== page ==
Perhaps some of us are still reeling from shock and shame that our beloved Church has hidden so much filth and sin. But it is now time for us to act in spirit and with action. Let us sit with these wounded and listen to their stories; not make a spectacle of their pain. Shall we pray for and with them? We need to remember the victims and hold their pain gently in our prayers and intercessions. As the larger laity and clergy, we must seek to understand and how and where we have disabled the disenfranchised and vulnerable from speaking up. How have we casually brushed aside some curious or suspicious account by someone who was too afraid to speak bravely? If we were not able to discern well before, let us not waste time in discerning now with sincere wisdom. To ask: how can I, from here on, be part of a movement to prevent future abuses of power and the vulnerable within our community?

“Pure, unspoilt religion, in the eyes of God our Father is this: coming to the help of orphans and widows when they need it, and keeping oneself uncontaminated by the world.” (James: 1:27)

The Church must remain Christ-like through this ordeal. Us, the church laity, are Christ’s hands and feet. Only we can go places and touch lives that, at this point, are hurting and alienated from the very institution that is expected to serve and protect its flock. While we mobilise ourselves to petition for accountability and justice within the Church, we must mobilise more fervently to pray for healing and to reach out to heal each other.

I know my reflection today treads on divisive ground. But hear me out, for today’s Scripture readings speak to the heart of this great sin and debacle that is corroding our Church. Jesus speaks in no uncertain terms:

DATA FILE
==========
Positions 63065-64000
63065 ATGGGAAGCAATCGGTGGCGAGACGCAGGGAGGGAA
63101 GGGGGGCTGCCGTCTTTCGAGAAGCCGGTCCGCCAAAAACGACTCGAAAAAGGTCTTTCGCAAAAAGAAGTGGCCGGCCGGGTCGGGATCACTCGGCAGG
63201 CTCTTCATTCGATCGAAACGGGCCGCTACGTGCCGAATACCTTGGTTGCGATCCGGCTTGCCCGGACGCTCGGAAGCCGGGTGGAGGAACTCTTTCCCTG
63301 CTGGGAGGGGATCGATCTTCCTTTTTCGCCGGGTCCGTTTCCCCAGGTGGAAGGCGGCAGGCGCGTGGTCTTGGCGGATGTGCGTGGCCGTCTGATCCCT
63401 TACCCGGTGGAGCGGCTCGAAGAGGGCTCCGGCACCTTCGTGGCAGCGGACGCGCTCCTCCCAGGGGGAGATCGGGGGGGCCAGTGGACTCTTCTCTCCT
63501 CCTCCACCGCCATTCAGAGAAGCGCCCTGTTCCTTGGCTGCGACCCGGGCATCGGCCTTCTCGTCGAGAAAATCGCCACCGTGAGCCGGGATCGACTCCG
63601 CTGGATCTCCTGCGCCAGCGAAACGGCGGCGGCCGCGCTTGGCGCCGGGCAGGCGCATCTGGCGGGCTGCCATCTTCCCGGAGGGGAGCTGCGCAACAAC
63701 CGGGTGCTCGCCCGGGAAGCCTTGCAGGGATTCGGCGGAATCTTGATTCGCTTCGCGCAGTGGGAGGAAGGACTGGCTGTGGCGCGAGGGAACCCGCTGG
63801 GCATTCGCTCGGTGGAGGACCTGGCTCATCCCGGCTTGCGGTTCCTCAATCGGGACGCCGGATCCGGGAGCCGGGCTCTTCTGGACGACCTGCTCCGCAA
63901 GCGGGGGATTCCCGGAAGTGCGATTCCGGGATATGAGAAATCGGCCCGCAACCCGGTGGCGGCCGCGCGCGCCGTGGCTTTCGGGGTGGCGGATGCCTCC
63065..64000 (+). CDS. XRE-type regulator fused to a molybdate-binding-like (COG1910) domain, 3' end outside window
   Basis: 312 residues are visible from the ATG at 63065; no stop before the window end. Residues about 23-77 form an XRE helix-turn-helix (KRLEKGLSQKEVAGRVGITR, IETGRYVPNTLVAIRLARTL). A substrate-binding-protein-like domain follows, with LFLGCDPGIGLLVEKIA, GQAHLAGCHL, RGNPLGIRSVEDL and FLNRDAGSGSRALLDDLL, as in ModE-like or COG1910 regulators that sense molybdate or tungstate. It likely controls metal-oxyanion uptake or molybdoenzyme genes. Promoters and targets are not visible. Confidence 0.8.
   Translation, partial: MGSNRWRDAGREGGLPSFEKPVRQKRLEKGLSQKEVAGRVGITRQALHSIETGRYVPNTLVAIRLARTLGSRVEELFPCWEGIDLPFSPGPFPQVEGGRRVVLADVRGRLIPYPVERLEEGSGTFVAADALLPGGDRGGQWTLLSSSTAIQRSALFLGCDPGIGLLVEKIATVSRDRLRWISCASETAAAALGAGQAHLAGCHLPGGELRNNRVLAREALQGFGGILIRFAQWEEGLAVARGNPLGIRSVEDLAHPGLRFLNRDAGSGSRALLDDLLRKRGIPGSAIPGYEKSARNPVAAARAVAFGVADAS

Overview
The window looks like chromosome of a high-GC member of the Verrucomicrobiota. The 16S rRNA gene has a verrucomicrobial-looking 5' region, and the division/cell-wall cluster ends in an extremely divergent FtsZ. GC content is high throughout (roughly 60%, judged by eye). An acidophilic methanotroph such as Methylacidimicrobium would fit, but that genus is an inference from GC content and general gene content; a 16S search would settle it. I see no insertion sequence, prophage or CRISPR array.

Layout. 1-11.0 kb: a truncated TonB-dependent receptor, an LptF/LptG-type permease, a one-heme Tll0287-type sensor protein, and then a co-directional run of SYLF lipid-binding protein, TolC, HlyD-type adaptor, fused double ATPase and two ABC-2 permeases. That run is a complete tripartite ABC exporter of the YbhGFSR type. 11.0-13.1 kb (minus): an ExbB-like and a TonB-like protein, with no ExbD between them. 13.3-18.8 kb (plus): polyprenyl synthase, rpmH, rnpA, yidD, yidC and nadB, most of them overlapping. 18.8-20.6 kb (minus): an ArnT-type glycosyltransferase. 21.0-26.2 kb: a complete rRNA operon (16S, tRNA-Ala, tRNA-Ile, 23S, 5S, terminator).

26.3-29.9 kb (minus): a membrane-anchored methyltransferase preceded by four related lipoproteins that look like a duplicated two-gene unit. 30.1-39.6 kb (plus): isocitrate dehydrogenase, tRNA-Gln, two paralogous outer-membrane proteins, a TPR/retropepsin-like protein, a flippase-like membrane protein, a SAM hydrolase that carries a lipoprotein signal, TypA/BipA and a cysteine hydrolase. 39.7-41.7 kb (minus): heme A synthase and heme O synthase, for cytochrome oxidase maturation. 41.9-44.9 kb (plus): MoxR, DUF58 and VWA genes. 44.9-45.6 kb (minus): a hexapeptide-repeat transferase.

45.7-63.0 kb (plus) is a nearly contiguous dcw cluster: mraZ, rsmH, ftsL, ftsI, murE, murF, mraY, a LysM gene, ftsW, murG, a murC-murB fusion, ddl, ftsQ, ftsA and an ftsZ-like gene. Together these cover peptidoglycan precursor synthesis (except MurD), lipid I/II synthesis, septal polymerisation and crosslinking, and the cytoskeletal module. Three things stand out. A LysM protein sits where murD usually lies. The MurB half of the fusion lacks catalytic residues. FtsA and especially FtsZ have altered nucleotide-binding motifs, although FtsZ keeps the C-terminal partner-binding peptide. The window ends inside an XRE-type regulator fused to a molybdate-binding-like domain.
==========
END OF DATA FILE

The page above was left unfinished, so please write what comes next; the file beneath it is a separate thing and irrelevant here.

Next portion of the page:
Nothing that goes into a man from outside can make him unclean; it is the things that come out of a man that make him unclean. For it is from within, from men’s hearts, that evil intentions emerge: fornication, theft, murder, adultery, avarice, malice, deceit, indecency, envy, slander, pride, folly. All these evil things come from within and make a man unclean.’ (Mark 7:15, 21-23)

“Accept and submit to the word which has been planted in you and can save your souls. But you must do what the word tells you, and not just listen to it and deceive yourselves.” (James 1:21-22)

Let us be rightly moved and outraged to compassionate action. If you have an hour this week, please join me in either one of these dedications: To devote a Mass for the healing and restoration of all the victims (known and unreported); to pray the Rosary to our Holy Mother to gather her children and to bind up the wounds of God’s people and the Church; to spend an hour in Eucharistic Adoration to sit with our Lord and to sit with our brothers and sisters as we remember the tragedy that is innocence lost, lives and relationships broken, dreams shattered. I believe that it is in thoughtfully sitting with this immense grief of our larger family, that we as Church can move forward into healing and reparation.

(Today’s OXYGEN by Debbie Loo)

Prayer: We pray to our Lord and Saviour Jesus, to touch our hearts in compassion for the real wounded faces and lives among us. We seek His wisdom and His heart of justice and mercy as we navigate our understanding of righteousness and grief in this troubled history of our Church.